Understanding Transporters: a path to improving drug transport efficiency

Anything wishing to enter a cell must pass through its membrane which acts as selectively permeable barrier. Many small substrates such as dietary proteins, peptides and drugs are absorbed into the cell via membrane proteins called transporters. To improve the efficiency of drug uptake, CSSB scientist Christian Löw and his group would like to understand how membrane transport proteins works on the molecular level. Two recent publications in Cell Structure have brought his laboratory a step closer to accomplishing this.

Coordination of various substrates in the binding site of the PepTST transporter. Crucial interactions are highlighted by yellow dashes. Image: Christian Löw

Adaptable substrate binding

The Löw group set out to understand the governing principles which allow Proton-Dependent Oligopeptide Transporters (POTs) to transport a wide-range of substrates. “POTs are promiscuous transporters,” explains Löw “They accept over 8,000 different substrates.” Using new instruments available at the CSSB’s Protein Characterization core facility (run in conjunction with EMBL Hamburg) Löw was able to screen a library of peptides for stability and binding affinities. Four dipeptides with substantial sequence variation were identified which could be effectively crystallized in complex with the transporter PepTST from the bacterium Streptococcus thermophilus.

Using crystallography data gathered at the P13 and P14 beamlines, Löw’s group was able to solve several high-resolution membrane structures thus shedding significant light on the structural basis for the broad substrate range of POTs. “We discovered that all substrates occupy the same binding site in the transporter,” explained Löw “This binding site is however extremely adaptable. Not only do the tranporter’s side chains adapt but the amount of water displaced within the structure also changes.” Moving forward, Löw hopes to be able to generate similar high-resolution structures for the protein in complex with other peptides and ultimately with drugs.

A new tool box

In addition to developing a better understanding of the molecular structures of transporters, the Löw group is actively developing new tools to study the structure and function of membrane proteins. “The biggest limitation of membrane protein research is that individual proteins often have to be taken out of the membrane with detergents which act as a poor mimic of a natural lipid membrane,” explains Löw “this is often an extremely difficult and time consuming task.”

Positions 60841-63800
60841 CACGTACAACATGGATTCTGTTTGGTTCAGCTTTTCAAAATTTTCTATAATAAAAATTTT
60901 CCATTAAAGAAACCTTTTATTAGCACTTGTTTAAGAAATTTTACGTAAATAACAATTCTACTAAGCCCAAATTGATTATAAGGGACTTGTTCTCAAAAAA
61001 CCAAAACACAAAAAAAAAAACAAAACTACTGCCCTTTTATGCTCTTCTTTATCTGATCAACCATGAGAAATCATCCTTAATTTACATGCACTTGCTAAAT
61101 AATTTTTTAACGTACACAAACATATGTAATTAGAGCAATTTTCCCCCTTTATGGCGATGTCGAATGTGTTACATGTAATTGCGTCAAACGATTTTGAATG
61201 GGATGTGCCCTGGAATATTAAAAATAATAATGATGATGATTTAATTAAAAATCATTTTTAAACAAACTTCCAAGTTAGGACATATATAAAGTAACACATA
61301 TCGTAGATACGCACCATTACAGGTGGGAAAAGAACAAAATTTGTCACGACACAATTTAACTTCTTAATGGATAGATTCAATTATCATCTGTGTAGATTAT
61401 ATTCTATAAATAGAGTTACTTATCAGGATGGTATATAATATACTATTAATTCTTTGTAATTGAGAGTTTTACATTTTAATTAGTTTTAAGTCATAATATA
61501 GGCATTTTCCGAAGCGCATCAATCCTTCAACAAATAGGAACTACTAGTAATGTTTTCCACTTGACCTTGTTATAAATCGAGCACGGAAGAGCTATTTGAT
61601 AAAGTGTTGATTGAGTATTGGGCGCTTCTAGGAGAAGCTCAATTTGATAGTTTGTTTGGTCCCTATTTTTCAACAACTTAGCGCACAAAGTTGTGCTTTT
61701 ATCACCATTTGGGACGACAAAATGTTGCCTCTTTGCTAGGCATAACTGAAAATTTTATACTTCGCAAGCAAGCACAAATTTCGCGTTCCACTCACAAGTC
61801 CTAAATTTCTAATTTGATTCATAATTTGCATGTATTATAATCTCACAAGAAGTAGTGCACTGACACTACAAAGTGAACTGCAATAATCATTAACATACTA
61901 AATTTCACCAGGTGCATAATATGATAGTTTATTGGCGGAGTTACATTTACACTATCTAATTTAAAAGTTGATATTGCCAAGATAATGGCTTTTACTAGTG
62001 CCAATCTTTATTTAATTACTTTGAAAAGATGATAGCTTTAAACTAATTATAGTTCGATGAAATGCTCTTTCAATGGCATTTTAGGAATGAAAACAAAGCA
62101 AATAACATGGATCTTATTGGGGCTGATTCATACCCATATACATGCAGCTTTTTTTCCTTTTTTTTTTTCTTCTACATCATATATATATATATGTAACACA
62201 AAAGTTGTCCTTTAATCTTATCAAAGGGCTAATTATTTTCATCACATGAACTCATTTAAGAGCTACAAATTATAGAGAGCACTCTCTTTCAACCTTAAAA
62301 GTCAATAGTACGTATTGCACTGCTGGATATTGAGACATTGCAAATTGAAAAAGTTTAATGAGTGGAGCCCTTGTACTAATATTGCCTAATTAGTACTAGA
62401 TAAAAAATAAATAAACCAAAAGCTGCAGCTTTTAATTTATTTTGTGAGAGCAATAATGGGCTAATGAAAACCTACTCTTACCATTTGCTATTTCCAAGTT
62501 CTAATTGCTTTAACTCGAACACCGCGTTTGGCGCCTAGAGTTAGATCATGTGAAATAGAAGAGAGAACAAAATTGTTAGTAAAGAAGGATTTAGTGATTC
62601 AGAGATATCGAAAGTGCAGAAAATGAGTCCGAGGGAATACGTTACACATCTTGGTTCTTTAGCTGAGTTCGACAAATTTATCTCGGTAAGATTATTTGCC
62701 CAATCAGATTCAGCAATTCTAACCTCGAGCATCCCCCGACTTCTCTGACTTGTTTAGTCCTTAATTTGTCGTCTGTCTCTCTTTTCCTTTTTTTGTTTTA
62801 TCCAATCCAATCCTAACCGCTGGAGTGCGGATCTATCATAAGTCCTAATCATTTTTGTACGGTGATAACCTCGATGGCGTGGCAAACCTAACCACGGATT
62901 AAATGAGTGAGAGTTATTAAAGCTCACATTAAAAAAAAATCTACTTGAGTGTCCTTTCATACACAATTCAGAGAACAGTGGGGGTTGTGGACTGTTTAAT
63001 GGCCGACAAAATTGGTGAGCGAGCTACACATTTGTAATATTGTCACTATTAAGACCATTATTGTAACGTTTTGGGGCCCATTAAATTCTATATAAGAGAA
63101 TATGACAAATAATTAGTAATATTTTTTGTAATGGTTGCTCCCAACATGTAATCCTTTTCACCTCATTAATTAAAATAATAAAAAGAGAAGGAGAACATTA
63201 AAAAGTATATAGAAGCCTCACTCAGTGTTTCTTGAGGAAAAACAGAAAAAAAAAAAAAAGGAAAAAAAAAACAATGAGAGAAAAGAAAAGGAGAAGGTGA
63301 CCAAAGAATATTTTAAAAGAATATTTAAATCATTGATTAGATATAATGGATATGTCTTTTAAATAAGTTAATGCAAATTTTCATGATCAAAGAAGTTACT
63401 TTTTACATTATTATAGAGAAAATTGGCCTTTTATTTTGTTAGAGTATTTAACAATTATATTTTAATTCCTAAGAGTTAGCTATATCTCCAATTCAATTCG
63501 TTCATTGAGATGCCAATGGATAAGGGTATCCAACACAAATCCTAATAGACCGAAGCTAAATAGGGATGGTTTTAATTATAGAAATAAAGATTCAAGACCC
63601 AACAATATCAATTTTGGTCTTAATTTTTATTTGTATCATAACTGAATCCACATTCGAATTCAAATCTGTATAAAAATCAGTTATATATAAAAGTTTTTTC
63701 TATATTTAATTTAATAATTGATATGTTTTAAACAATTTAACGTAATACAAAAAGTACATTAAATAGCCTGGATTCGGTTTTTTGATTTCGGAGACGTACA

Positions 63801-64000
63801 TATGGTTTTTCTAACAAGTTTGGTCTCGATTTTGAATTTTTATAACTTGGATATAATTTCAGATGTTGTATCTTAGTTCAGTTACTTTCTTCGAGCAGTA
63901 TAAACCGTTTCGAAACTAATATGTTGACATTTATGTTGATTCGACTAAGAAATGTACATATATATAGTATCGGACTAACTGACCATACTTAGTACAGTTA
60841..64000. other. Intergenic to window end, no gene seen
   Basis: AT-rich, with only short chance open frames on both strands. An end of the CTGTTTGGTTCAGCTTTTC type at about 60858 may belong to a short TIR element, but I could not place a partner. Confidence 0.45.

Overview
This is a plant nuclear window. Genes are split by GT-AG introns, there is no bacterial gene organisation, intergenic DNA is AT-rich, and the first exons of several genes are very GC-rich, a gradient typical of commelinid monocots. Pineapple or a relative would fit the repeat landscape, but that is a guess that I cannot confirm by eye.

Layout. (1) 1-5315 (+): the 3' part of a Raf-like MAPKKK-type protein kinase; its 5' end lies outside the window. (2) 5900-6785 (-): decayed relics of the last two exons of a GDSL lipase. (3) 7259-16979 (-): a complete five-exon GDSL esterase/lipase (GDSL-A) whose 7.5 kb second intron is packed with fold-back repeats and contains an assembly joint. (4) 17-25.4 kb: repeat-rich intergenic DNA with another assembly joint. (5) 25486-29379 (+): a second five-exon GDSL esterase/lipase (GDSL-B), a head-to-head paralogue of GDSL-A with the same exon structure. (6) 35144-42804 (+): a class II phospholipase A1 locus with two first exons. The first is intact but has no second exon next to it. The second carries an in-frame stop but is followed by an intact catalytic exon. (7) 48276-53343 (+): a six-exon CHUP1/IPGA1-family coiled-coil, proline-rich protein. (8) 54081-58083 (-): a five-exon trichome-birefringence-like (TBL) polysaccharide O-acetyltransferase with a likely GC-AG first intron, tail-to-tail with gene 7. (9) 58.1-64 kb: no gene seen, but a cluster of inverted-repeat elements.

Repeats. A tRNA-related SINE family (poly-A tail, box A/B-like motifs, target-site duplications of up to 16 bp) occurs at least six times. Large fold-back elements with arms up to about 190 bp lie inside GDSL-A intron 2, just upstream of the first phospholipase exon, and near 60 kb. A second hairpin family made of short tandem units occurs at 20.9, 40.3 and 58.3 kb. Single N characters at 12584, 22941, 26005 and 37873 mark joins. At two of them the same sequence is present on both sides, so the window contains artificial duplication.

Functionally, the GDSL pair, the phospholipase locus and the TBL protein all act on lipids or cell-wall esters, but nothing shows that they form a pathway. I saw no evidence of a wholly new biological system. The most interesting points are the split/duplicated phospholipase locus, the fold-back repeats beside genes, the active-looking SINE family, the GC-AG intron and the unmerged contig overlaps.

Saposin A molecule (in rainbow) wrapped around lipids (shown in gray) forming an empty saposin lipid nanoparticle (SapNP). Image: Christian Löw

In 2016, the Löw group helped demonstrate that saposin lipid nanoparticles (SapNPs) can be used to reconstitute membrane proteins in a detergent free environment. “The lipid binding protein saposin wraps around the transmembrane proteins in a doughnut like fashion,” explains Löw “This method not only creates detergent free membrane preparations but also stabilizes the protein. In addition, it allows the membrane proteins to maintain their native conformation.” The Löw group has now tested the SapNP tool systematically on different proteins in the presence of different lipids thus providing other scientist with a tool box for using this new method.

The SapNP technology allows scientists to work in a detergent free environment however, detergents were initially used to extract the proteins from the membrane. “Ideally we would like to eliminate the use of detergents entirely,” explains Löw. "These developments are ongoing and will allow us to study membrane proteins that cannot be extracted with detergents in the future. Furthermore, the SapNP method is beneficial for studying the structure of membrane proteins by single particle electron cryo-microscopy which avoids the tedious step of growing crystals.” The combination of both methods at the CSSB’s cryo-EM facility will provide new structural and functional information about membrane proteins such as the human PepT1 and PepT2 transporters, which transport drugs into human cells.

Original Publications:

Martinez Molledo M., Quistgaard E., Flayhan A., Pieprzyk J., Löw C., (2018) Multispecific Substrate Recognition in a Proton-Dependent Oligopeptide Transporter. Structure

Flayhan A., Mertens HDT., Ural-Blimke Y., Martinez Molledo M., Svergun DI., Löw C. (2018) Saposin Lipid Nanoparticles: A Highly Versatile and Modular Tool for Membrane Protein Research. Structure
doi: 10.1016/j.str.2018.01.007